With the dawn of democracy in 1994, many South Africans celebrated because they believed there would be endless opportunities.
But 27 April wasn’t significant only to the black majority who had been denied the right to vote, among other things, but it was also of great importance to women, who’d been marginalised, whose place in society was seen only as being a wife and bearing children.
And although many women played a vital role in the liberation struggle, significant as the role they played was, they were still at the bottom of the food chain.
Fast-forward to 2016 and women are still facing some of the challenges they faced before 1994, if not more. They still earn less than their male counterparts, and their representation as leaders in business and politics is still minimal compared to that of men.
Added to that, they still need to be fully involved in raising their children and being wives. All in all, the challenges women have to deal with haven’t lessened over the years – instead, they’ve increased.
Magdalene Moonsamy of the Economic Freedom Fighters (EFF) was admitted as an attorney at the high court on Monday. She completed her degree years ago, but wasn’t able to do her articles and write the board exam, which she needed to do in order to be a qualified attorney.
Not wanting to give up on her goal – and being aware of how becoming an attorney would be helpful to other women – Moonsamy decided to go back to law school, and in 2013 went back to do her board exam. She also did her articles in 2015.
Of course, this didn’t come easy, as she had to take a step back in her political career and put a hold on her role as EFF treasurer general.
“I had to suspend my political career because the Law Society doesn’t allow you to participate in other remuneratory benefits or any other activity, should you be doing your articles,” Moonsamy explains.
She adds that being a woman in the law fraternity is a challenge on its own as the profession is still dominated by men.
“Being a woman in such an environment, both in a political and a professional environment, is a challenge for any woman in South Africa. We haven’t reached a point where we are at the same point financially to operate on a par with men who occupy this space,” she says.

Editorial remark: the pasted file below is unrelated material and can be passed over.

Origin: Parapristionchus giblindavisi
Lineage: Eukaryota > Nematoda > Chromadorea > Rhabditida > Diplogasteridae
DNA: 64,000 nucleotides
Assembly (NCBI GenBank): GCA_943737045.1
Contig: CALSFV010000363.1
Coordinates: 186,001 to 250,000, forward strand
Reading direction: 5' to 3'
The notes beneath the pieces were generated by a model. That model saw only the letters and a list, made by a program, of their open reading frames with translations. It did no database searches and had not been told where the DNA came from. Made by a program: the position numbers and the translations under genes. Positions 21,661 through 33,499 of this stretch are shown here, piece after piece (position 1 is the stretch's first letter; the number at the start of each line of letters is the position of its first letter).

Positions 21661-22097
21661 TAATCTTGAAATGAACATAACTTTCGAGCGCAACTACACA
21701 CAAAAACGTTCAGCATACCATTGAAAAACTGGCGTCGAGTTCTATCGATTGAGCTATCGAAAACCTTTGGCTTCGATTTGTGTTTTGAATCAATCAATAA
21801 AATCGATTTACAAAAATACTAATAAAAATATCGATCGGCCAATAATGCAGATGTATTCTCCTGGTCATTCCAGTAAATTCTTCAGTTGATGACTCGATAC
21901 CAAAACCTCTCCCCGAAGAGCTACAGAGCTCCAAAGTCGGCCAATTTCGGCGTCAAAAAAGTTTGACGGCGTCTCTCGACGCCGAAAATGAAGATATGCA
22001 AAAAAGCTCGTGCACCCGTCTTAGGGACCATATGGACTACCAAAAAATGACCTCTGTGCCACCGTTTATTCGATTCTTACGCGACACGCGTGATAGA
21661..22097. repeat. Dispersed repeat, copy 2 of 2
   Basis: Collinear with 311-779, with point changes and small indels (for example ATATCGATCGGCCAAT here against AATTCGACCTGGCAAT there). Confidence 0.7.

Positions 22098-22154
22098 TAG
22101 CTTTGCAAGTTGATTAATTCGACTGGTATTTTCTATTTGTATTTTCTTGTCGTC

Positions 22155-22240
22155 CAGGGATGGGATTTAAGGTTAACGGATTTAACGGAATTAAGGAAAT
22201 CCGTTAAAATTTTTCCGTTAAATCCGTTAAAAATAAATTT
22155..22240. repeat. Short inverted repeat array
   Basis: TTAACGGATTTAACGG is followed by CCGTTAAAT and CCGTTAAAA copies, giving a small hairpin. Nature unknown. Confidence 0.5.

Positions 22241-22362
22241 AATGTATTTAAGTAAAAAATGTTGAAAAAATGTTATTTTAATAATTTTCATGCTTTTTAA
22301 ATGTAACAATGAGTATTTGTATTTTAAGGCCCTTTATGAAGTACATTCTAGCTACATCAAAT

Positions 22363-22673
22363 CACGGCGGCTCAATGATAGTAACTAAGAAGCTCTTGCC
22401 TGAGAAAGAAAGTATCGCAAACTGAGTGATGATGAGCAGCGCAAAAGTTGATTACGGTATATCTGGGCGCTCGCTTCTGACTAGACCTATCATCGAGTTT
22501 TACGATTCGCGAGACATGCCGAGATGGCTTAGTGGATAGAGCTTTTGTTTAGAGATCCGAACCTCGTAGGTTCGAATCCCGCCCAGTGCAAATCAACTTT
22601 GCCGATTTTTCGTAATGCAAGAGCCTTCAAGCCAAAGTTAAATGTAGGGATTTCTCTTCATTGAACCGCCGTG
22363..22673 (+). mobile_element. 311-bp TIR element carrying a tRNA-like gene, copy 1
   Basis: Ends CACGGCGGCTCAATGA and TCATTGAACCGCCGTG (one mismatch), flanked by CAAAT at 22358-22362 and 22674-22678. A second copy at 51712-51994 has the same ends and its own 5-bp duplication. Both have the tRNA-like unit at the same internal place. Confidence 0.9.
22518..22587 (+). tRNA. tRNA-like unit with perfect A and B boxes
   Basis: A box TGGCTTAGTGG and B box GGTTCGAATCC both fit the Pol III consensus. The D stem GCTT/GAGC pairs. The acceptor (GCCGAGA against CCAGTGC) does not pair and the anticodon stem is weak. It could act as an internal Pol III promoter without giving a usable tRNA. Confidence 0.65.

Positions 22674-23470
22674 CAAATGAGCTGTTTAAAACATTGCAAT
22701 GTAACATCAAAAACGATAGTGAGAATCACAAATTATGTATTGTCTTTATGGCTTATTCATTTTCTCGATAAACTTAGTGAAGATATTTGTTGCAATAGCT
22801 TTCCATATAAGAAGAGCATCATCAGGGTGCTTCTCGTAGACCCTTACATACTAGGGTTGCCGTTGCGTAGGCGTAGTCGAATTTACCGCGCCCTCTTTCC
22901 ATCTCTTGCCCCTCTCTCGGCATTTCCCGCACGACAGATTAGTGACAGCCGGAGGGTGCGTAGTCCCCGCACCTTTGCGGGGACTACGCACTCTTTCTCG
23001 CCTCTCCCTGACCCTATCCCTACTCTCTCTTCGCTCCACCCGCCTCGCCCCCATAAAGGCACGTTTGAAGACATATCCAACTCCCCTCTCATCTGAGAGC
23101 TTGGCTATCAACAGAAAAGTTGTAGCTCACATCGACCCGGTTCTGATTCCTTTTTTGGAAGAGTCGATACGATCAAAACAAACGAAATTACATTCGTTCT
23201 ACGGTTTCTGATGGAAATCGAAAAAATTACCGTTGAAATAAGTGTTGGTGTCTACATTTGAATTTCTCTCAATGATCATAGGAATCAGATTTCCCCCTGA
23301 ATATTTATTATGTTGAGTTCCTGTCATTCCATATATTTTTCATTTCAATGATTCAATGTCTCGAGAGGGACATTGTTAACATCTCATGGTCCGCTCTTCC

“It hasn’t been an easy choice and it hasn’t been an easy journey. However, after being politically active and being in a leadership position, to have to humble yourself to the journey of an article clock was a conscious decision because I believe women have to diversify themselves to gain a professional balance,” she says.
Moonsamy believes that gaining more skills and equipping yourself, especially if you’re in politics, not only helps towards your own development but is also beneficial to people you want to help.
“It’s necessary that we don’t create an impression as women that we’re solely dependent on deployment or on a political party. We do have a lot to offer and are able to stretch our abilities and scratch [the surface of] our talents and our potential. That doesn’t come easy. It requires sleepless nights and is more than what an average person can do,” she says.
However difficult and challenging the journey was, Moonsamy says being admitted as an attorney was a great reward.
“In our society, there are women who get their degrees but can’t take them beyond that point. I say this because it took me so many years before I could realise this achievement, because of financial limitations,” she says.
Getting her law degree has also been an eye-opener as it gave her an opportunity to get a broader idea of the challenges women still face. While being admitted as an attorney, Moonsamy says she felt sad when she realised there were no other women of colour being admitted with her.
“Not being admitted alongside other African women was a burden for me,” she explains. “We should still see that the masses are represented sufficiently. When you see that you’re numbered by the minority, you realise the leaders of change haven’t been radical enough and that something in the system is preventing the full emancipation of women. Whether it’s politically or academically, there’s still that thing that inhibits that full progression.”
She adds that women who have the tenacity need to come out and show young women that achieving isn’t just for the individual but for the betterment of society.
“As much as the journey wasn’t easy for me as an individual, I wanted to achieve this because it’s a bigger contribution I can make to society. Then I can [promote] the cause of women in South Africa and women on the continent.”
With women still being sidelined when it comes to opportunities, Moonsamy says they need to work extra hard.
“Last year I started doing a master’s in law and I might have to continue in June this year,” she says. “From there, I’m going to work towards a PhD, so we’re able to say that we own a certain space in society as women – and that our competitive edge and the respect we garner doesn’t have to be on the basis of what we wear or what we look like, but on the credibility of our input and our contribution to society.”